Current Temperature


May 22, 2024 May 22, 2024

Study underway to look at options for regional broadband system

Posted on March 22, 2016 by 40 Mile Commentator

By Jamie Rieger
As technology keeps advancing at lightning speed, it is hard for municipalities to keep the pace and many small rural communities are lagging behind and Palliser Economic Partnership is in the process of looking at ways to bring affordable high-speed Internet to the southeast corner of Alberta.
“There is a misconception from outside of Alberta that we are so fortunate to have the Supernet, but it is expensive and businesses are paying a lot of money to have it,” said
Bow Island mayor Gordon Reynolds. “It is on the radar now for Industry Canada. We are way behind other countries with this. The U.S. had created a program (years ago).”
The mayors and reeves of SE Alberta has requested that the Palliser Economic Partnership (PEP) look into the possibility of having a regional rural broadband system put in place. PEP has since contracted the Van Horne Institute to conduct a study.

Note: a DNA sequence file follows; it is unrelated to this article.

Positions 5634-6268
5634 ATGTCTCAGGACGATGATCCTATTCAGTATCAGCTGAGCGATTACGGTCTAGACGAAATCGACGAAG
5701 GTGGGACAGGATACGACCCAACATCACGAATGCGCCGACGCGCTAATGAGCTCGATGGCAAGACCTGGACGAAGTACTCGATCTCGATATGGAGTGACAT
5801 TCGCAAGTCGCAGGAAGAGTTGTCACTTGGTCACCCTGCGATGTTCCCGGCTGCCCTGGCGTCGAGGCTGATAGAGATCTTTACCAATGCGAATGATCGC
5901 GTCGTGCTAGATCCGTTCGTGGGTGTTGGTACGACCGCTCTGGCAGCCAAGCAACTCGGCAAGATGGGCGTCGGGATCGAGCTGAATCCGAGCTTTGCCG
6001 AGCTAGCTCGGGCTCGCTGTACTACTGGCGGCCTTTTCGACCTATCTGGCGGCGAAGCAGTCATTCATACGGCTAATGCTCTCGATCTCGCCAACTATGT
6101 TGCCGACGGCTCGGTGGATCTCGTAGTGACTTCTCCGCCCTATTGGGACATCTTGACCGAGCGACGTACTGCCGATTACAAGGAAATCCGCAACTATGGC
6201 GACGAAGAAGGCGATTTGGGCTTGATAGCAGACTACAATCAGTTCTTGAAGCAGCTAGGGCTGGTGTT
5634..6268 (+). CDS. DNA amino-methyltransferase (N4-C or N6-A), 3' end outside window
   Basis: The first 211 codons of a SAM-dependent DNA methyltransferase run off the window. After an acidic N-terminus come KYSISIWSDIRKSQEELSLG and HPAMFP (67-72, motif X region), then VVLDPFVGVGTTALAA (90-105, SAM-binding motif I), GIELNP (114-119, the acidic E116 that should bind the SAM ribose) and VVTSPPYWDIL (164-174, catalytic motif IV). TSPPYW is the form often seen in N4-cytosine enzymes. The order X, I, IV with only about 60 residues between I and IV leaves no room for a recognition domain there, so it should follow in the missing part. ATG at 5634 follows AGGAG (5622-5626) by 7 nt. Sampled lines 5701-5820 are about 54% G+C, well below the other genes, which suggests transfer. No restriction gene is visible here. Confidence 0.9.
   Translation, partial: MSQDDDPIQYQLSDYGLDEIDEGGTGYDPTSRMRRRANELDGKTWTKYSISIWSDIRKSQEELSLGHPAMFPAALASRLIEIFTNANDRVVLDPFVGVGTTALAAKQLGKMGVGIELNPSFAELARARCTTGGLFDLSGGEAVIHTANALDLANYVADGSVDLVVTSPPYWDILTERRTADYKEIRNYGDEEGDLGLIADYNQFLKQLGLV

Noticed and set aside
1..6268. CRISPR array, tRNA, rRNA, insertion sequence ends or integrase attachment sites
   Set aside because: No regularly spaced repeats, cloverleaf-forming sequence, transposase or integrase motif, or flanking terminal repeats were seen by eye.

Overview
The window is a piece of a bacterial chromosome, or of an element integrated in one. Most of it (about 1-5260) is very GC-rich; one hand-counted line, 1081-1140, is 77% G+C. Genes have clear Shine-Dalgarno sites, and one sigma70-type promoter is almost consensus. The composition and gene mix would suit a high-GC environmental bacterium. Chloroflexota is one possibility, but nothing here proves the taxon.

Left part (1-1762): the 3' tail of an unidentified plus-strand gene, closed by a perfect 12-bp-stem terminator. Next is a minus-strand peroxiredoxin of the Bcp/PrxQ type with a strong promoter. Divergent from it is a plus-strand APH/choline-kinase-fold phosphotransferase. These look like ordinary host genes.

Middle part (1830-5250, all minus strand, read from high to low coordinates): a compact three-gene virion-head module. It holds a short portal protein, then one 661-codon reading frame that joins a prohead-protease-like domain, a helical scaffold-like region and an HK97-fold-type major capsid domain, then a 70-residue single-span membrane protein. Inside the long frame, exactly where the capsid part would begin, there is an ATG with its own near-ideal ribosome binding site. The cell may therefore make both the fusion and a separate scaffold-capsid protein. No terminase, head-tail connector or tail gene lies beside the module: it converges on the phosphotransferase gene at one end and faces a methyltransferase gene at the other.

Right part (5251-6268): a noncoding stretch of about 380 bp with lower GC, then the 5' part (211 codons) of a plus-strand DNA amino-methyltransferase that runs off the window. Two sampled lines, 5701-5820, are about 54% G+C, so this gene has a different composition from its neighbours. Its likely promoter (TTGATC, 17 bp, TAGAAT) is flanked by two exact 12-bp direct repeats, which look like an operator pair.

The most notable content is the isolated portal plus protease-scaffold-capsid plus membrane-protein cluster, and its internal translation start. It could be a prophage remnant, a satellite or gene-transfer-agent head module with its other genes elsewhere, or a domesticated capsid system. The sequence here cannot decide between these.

“We are looking at the region as a whole as an option. Medicine Hat councilor Jim Turner has been quite an advocate for rural high-speed Internet. Lots of towns are getting good speed, but is there a way to narrow the gap between urban and rural? If the City is involved, maybe that is a way to bring the costs down.”
Slemp said the Van Horne Institute is looking at whether a regional system would even be viable for SE Alberta and if there is a business arguement for it.
“Medicine Hat sees the benefits of helping the outlying communities, so it is not about just them, but all of southern Alberta. We have to buddy up these days,” said Slemp. “We are trying to keep the discussion going and are we even keeping up with it? By taking a regional view, we are hoping to help everybody.”
Some Alberta communities have installed it on their own and it is saving their businesses and individuals a huge chunk of money.
“In Olds, the cost is $129. Here it would be $1,200,” said Reynolds. “Waterton was probably the first. They initially set up WiFi for the tourists and was overwhelmed with the response.”
Parks Canada then mandated that all of their facilities to be connected to fibre optics.
The study is expected to be complete by the end of June at which time a consultant will be hired to further look at a regional broadband model.

Leave a Reply

Get More Bow Island Commentator
Log In To Comment Latest Paper Subscribe